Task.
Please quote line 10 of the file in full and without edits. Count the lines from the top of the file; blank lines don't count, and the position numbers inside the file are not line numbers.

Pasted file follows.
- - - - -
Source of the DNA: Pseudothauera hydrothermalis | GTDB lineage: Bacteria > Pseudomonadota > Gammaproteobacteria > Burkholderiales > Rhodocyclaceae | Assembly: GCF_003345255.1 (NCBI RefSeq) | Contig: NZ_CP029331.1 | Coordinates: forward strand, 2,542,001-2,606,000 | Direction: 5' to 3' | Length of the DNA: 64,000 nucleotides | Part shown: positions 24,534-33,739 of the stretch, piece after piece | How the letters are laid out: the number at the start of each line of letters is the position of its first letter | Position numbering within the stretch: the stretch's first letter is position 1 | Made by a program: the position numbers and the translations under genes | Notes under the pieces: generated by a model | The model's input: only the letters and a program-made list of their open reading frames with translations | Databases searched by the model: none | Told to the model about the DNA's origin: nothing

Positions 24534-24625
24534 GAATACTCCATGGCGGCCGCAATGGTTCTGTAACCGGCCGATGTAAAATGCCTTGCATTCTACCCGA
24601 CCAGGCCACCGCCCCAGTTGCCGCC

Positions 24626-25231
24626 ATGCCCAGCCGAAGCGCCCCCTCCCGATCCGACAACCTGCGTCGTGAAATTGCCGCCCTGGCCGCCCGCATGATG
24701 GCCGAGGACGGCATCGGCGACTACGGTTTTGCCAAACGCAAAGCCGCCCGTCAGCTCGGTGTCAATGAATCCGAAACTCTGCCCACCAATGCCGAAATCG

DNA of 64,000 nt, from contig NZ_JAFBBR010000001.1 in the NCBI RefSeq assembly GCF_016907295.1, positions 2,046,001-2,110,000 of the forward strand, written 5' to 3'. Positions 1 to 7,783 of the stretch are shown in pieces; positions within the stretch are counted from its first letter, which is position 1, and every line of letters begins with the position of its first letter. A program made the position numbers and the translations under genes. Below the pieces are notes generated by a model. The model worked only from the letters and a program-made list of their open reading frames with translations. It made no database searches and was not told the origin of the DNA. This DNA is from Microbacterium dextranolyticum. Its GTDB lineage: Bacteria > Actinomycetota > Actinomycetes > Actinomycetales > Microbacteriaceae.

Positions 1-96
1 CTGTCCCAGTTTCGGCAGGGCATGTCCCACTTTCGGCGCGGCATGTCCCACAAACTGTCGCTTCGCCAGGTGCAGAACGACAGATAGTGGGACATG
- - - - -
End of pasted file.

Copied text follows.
1 CTGTCCCAGTTTCGGCAGGGCATGTCCCACTTTCGGCGCGGCATGTCCCACAAACTGTCGCTTCGCCAGGTGCAGAACGACAGATAGTGGGACATG